Cancer is clearly the most concerning cause of retroperitoneal lymphadenopathy. Two of the most common malignancies associated with this are lymphoma and testicular cancer.


Lymphomas are a group of cancers that are considered lymphoproliferative. This means they cause excessive production of white blood cells called lymphocytes. Lymphomas usually start in the lymph nodes, typically the retroperitoneal lymph nodes. There are two main categories of lymphoma:

Testicular Cancer

Cancers can often spread from a primary tumor to retroperitoneal lymph nodes. One such cancer is testicular cancer.


Swollen lymph nodes by themselves can’t tell much about the underlying illness. Still, there are some red flags healthcare providers will look for.

Certain patterns of enlargement are worrisome. For example, a large mass of lymph nodes that appears stuck together on an imaging scan may be a sign of metastatic cancer.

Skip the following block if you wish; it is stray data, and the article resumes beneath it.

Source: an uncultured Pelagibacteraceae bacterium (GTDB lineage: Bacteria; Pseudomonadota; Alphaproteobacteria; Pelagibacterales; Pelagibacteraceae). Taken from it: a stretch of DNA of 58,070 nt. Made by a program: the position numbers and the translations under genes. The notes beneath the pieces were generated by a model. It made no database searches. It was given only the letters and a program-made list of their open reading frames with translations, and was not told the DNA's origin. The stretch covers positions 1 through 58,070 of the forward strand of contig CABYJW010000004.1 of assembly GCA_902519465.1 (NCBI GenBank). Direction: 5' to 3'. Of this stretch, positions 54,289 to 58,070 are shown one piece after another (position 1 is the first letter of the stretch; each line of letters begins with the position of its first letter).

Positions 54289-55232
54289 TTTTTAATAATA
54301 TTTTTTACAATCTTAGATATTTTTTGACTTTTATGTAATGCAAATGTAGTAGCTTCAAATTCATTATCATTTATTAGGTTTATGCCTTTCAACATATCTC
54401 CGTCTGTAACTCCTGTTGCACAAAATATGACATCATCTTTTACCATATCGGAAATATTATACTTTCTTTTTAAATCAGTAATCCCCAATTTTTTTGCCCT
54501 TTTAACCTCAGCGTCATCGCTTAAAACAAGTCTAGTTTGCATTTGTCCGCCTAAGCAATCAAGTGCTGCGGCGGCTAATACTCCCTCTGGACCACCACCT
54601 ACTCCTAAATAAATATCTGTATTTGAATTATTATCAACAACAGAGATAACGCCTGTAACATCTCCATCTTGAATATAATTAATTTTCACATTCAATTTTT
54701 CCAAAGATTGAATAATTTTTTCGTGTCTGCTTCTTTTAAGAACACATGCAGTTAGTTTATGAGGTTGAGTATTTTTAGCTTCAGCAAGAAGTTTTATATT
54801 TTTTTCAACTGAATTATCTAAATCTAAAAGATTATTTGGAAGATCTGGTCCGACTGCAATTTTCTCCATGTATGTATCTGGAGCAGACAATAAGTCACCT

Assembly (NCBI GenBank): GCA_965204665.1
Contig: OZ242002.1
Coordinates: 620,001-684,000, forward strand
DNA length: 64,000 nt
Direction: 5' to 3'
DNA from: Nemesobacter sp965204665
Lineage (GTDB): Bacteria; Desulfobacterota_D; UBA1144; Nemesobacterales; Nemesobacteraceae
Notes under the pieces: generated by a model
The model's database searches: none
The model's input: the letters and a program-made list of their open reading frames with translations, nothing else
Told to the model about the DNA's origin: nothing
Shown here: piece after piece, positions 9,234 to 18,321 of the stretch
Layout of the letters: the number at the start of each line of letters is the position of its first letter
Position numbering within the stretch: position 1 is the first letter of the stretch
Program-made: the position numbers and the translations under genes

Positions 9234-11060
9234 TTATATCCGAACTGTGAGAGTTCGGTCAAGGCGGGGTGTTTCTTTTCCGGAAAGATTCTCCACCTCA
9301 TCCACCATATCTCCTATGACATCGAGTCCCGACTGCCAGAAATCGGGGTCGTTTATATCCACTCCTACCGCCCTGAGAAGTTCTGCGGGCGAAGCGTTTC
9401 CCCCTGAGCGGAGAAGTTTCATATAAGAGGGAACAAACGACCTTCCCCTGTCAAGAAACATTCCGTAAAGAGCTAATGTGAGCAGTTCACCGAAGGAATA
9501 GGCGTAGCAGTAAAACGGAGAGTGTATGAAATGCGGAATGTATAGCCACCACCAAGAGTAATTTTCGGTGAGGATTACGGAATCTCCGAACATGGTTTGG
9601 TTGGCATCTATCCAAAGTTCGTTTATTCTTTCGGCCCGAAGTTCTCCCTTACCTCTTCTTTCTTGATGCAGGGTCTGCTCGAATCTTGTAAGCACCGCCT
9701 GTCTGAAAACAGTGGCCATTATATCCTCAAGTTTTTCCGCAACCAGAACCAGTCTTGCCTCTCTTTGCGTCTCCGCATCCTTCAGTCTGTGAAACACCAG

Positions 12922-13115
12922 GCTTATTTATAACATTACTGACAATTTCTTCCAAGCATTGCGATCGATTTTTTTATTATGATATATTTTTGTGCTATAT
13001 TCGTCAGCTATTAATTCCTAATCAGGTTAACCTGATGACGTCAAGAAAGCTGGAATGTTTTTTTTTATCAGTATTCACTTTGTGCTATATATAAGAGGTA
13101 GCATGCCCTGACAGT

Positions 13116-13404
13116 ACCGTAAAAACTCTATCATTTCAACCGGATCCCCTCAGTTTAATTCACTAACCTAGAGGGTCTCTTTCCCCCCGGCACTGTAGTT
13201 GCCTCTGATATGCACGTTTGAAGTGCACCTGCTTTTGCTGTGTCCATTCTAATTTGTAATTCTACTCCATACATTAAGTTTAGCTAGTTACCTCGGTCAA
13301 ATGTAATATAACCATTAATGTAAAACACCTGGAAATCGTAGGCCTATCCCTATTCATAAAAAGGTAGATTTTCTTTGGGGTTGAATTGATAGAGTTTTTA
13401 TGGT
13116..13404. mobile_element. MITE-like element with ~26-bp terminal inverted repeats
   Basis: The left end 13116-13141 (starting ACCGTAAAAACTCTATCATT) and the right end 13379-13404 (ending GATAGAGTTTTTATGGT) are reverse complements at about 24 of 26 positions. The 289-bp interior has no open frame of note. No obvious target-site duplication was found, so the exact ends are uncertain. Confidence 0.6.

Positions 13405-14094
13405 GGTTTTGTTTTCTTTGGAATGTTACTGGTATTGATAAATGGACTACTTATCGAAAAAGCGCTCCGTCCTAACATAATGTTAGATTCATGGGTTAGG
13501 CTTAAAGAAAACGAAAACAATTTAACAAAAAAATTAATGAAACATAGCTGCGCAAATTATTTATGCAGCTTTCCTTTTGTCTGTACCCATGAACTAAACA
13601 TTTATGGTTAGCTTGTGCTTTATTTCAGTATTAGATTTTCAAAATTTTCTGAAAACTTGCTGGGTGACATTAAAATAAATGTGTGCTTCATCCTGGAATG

In instances like these, your healthcare provider may recommend additional tests such as:

  • A biopsy, which is a procedure where a sample of tissue is removed for evaluation
  • A positron emission tomography (PET) scan, which is able to detect metastatic cancer better than other imaging technologies

A CT scan may also provide other indications of the potential cause. For example, If both the liver and spleen are enlarged along with the retroperitoneal lymph nodes, this may be a sign of lymphoma.

With HL, the pattern of enlargement typically moves from one lymph node group to the next. With NHL, the distribution is more scattershot. It may involve distant lymph nodes and organ systems, primarily the gastrointestinal tract.